December 21, 2010

Website Plug: Reasoning With Vampires

WTF?

    I friggin' hate Twilight for oh so many reasons. I hate what it's done to vampires, once a cool part of literature and movies. I hate that it's spawned some absolutely awful movies. I hate that it batters teenage girls over the head with the idea that a profoundly unhealthy relationship is romantic and desirable. But I REALLY hate that it's written by someone who doesn't seem to have any idea of what proper sentence structure, syntax, or punctuation is. It's incredible how poorly written it is. To that end, I present you with one of my favorite internet things: http://reasoningwithvampires.tumblr.com/

    The wonderful author of the blog posts images of scanned pages of Twilight with the necessary grammatical corrections, plus commentary. I giggle sometimes at how much I love it. I'm like, 90% sure I'd date the author. Do yourself, your children, and your country a favor: enjoy how BAD Twilight is, one snarky post at a time.

What To Coach First

A.k.a. The Argument For Effort

I'll be the first to say that I have a pretty difficult time getting behind every single thing my boss says or does. There have been many, many moments where I've just silently agreed to disagree with him, moments that range from fairly silly things to much larger issues. But, one thing that he's sold me on is the idea that there are certain things that have to come in the right order when coaching. I'd never really conceptualized what he was talking about before, but when I started thinking about it, he was right on. If you try to build a house without a good foundation, it will collapse. Similarly, if you skip some points of focus, you'll be building your offensive or defensive house on sand.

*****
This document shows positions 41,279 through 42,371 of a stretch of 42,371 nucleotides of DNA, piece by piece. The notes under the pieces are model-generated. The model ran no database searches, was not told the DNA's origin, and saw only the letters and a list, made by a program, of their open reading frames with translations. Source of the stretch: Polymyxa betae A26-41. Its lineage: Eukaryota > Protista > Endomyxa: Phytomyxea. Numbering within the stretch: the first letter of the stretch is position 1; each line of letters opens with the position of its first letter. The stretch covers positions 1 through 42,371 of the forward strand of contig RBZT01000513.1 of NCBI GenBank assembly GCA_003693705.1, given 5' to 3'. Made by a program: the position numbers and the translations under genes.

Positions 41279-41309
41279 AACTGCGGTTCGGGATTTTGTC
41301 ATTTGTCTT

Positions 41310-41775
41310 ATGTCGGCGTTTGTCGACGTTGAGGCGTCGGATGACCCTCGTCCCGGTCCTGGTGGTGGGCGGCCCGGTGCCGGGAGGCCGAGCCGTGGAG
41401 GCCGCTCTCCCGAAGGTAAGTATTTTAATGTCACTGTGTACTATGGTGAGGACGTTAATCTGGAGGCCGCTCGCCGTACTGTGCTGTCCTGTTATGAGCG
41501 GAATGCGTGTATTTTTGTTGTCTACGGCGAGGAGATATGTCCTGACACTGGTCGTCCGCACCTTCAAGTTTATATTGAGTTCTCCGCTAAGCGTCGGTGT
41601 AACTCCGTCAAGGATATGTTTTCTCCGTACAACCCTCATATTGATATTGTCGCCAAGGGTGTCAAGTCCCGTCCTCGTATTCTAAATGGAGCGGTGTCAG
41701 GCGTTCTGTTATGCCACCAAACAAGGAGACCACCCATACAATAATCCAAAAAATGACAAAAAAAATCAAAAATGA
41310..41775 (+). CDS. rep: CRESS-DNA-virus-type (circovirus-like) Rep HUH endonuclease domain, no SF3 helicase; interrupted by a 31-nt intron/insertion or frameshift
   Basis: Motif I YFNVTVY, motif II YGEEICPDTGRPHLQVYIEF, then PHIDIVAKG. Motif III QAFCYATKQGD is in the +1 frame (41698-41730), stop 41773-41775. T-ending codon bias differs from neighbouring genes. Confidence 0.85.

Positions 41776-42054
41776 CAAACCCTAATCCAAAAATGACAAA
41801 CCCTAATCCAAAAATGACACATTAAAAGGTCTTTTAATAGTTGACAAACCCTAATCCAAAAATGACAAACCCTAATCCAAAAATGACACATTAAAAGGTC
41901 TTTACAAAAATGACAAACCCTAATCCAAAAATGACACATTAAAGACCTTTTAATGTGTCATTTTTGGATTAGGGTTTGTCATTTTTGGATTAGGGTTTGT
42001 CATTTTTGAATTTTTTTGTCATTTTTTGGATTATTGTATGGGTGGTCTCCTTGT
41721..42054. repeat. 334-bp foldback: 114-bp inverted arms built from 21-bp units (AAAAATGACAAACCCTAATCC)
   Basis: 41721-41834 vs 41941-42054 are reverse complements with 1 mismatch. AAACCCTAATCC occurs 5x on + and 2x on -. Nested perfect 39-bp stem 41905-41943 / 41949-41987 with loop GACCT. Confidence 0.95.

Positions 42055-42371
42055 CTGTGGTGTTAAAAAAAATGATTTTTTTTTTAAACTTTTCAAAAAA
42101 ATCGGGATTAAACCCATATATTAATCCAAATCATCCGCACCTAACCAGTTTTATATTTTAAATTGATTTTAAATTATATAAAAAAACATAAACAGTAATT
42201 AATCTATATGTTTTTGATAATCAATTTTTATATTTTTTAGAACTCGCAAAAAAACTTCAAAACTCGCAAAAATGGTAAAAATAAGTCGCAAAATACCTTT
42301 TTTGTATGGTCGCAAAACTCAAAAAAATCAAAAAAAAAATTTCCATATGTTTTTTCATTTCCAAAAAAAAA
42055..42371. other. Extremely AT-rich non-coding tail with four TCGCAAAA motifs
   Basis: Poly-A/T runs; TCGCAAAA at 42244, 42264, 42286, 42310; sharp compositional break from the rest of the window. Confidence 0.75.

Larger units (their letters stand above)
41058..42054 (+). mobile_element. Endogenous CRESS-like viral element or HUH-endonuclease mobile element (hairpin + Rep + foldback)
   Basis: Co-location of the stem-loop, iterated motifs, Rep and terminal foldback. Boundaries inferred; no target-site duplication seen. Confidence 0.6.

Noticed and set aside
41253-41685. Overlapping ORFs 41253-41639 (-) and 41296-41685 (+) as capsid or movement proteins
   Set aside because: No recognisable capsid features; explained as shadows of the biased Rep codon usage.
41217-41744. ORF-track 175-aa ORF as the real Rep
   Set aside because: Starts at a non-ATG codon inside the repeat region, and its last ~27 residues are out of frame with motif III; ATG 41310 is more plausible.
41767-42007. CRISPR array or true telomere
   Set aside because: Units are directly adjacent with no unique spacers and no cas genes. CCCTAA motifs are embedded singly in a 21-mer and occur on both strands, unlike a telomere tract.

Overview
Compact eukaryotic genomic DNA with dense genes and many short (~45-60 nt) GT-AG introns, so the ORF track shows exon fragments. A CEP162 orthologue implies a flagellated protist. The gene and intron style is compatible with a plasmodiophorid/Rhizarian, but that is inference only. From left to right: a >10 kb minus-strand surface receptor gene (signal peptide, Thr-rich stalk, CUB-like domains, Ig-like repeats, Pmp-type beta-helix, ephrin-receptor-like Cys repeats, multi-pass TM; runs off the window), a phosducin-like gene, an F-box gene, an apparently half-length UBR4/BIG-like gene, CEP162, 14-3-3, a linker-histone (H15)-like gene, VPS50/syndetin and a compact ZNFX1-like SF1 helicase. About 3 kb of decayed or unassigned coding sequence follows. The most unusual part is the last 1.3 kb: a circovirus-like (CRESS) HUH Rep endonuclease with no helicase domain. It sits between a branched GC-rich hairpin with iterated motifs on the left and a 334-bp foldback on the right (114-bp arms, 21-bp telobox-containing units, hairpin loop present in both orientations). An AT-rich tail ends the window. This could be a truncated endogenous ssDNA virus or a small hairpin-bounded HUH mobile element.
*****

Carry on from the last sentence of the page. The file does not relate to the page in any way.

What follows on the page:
What it really comes down to is this: the most important thing we can coach first is effort. Without effort, we're left without much else. Poor defensive effort results in bigger and bigger plays and worse and worse outcomes. A talented player who gives less than full effort is less of an asset than a scrub who plays like Rudy. You can rely on Rudy, you can count on him, and you can work around his limitations. An effortless talent, however, is a liability in every possible way.

We can teach technique until the cows come home, in fact I would love to do that. Technique is vital to success at any level. But what is technique if it's not being used consistently or it's being used without full effort? What does it matter if Timmy can execute a perfect push/pull and then rip past his man when he jogs after the ball carrier after that? Effort is what matters most and until maximum effort is a consistent result, little else should really matter to us. Once you get a team flying around after the ball carrier, once you get an offense surging off the ball and just looking to hit someone, you're in a position for success.